United States District Court, E.D. Virginia, Norfolk Division
Plaintiff, represented by William David Muhr, United States
MEMORANDUM OPINION AND ORDER
RAYMOND A. JACKSON, District Judge.
Mandell Holland ("Petitioner") has submitted a
Motion pursuant to Title 28, United States Code, Section 2255
to Vacate Sentence by a Person in Federal Custody ("Â§
2255 Motion"). Having thoroughly reviewed the
Parties' filings in this case, the Court finds this
matter is ripe for judicial determination. For the reasons
set forth below, Petitioner's Â§ 2255 Motion is DENIED.
FACTUAL AND PROCEDURAL HISTORY
November 8, 2011, the United States Attorney's Office
("Respondent") filed a criminal complaint against
Petitioner. ECF No. 1. On November 16, 2011, an Eastern
District of Virginia Grand Jury returned an indictment
charging Petitioner with three counts. ECF No. 9.
March 16, 2012, Petitioner pled guilty to counts eighteen and
nineteen of the indictment. ECF No. 77. Count eighteen
charged Petitioner with interference with commerce by robbery
of a commercial institution, in violation of 18 U.S.C. Â§
1951. Count nineteen charged Petitioner with possession of a
firearm in furtherance of a crime of violence, in violation
of 18 U.S.C. Â§ 924(c)(1)(A). ECF No. 78.
27, 2012, Petitioner was sentenced to a term of sixty-three
months imprisonment on count eighteen and a term of
eighty-four months imprisonment on count nineteen, all to be
served consecutively. ECF No. 129. The sentence was
27, 2016, Petitioner, through counsel, filed the instant
Motion to Vacate Sentence under 28 U.S.C. Â§ 2255 ("Â§
2255"). ECF No. 192. Petitioner's Â§ 2255 Motion also
requested that it be held in abeyance, pending a decision
from the United States Court of Appeals for the Fourth
Circuit regarding whether "Hobbs Act robbery" under
18 U.S.C. Â§ 1951(a) is a crime of violence. Id. On
July 21, 2016, Respondent filed a Motion to Dismiss
Petitioner's Â§ 2255 Motion. ECF No. 198.
Â§ 2255 Motion, Petitioner argues that his conviction on count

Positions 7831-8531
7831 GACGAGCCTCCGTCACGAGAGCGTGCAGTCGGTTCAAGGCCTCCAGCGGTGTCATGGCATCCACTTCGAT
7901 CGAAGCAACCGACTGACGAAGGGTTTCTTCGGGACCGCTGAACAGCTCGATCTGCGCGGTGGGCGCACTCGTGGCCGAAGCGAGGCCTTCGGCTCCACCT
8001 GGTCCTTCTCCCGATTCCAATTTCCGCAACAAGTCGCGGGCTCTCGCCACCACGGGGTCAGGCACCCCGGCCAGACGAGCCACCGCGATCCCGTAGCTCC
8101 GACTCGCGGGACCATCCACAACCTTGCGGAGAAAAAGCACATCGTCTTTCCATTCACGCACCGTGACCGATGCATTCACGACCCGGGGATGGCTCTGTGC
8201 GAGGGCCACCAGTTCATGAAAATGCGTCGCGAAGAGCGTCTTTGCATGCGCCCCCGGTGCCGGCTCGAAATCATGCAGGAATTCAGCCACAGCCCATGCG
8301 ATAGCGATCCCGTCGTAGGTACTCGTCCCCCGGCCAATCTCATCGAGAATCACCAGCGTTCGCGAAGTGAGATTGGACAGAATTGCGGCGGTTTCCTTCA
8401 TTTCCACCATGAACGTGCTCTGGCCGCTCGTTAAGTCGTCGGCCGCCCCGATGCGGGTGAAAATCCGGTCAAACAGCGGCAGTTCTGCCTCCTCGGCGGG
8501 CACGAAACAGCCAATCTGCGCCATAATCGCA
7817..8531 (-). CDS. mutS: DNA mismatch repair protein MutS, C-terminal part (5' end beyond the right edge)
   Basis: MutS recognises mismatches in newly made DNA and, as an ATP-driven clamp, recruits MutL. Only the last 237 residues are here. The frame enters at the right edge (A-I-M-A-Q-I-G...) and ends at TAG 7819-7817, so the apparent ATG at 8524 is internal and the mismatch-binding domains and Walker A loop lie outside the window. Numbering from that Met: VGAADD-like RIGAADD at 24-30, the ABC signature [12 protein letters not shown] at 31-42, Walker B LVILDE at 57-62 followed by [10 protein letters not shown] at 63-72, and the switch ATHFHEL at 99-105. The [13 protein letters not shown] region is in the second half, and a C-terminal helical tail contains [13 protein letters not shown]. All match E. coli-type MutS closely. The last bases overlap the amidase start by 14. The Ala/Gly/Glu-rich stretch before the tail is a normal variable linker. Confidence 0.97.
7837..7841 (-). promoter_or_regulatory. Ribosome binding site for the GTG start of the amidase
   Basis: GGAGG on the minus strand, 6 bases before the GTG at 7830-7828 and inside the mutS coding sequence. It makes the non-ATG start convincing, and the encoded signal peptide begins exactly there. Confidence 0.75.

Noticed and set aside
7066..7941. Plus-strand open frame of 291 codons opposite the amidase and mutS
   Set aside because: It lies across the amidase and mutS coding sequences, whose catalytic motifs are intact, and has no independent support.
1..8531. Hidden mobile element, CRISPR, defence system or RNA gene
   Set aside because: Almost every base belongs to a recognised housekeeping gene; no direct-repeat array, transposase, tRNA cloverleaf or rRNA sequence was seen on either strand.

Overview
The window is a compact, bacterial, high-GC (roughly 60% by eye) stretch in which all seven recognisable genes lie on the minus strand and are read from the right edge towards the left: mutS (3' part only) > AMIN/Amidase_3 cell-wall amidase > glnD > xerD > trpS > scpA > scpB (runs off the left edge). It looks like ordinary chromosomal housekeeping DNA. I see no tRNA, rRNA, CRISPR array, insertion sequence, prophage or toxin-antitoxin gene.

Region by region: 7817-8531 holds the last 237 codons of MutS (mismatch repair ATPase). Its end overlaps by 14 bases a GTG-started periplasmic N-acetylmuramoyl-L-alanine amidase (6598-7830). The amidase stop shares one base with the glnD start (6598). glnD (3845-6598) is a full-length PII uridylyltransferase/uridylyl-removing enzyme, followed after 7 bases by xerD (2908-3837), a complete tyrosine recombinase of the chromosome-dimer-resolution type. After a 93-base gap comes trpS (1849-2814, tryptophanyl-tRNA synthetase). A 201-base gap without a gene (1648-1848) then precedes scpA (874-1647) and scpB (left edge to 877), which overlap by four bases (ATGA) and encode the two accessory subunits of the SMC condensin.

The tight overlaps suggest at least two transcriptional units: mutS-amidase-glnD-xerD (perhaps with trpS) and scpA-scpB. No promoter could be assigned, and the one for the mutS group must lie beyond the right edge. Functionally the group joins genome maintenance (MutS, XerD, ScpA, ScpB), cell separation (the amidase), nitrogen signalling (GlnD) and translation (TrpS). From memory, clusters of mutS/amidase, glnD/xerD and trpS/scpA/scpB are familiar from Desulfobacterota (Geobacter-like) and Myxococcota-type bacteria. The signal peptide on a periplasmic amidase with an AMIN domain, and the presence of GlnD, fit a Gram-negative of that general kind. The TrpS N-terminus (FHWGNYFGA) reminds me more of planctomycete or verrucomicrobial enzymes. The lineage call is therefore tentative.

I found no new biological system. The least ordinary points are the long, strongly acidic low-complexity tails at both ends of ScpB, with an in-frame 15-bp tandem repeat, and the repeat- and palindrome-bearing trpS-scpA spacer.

nineteen, under 18 U.S.C. Â§ 924(c), should be vacated in
light of the Supreme Court's decision in Johnson v.
United States, 135 S.Ct. 2551 (2015). Specifically,
Petitioner argues that the statutory language held
unconstitutionally vague in Johnson is
"materially indistinguishable" from the statutory
language under which he was convicted on count nineteen,
i.e., the residual clause of 18 U.S.C. Â§ 924(c)(3)(B)
("Â§ 924(c)(3)(B)"). Therefore, according to
Petitioner, Johnson also invalidates Â§ 924(c)(3)(B),
requiring that his conviction on count nineteen be vacated.
Mot. Vacate 1-2, ECF No. 192.
response. Respondent argues that Petitioner is not entitled
to file a motion under Â§ 2255 because the Supreme Court has
not yet recognized Â§ 924(c)(3)(B) as unconstitutionally
vague. According to Respondent, the Johnson holding
does not invalidate Â§ 924(c)(3)(B), leaving Petitioner
without a cognizable right to assert on collateral review.
Mot. Dismiss 1, ECF No. 198.
petitioner in federal custody wishes to collaterally attack
his sentence or conviction, the appropriate motion is a Â§
2255 motion. United States v. Winestock, 340 F.3d
200, 203 (4th Cir. 2003). Section 2255 of Title 28 of the
United States Code governs post-conviction relief for federal
prisoners. It provides in pertinent part:
A prisoner in custody under sentence of a court established
by Act of Congress claiming the right to be released upon the
ground that the sentence was imposed in violation of the
Constitution or laws of the United States, or that the court
was without jurisdiction to impose such sentence, or that the
sentence was in excess of the maximum authorized by law, or
is otherwise subject to collateral ...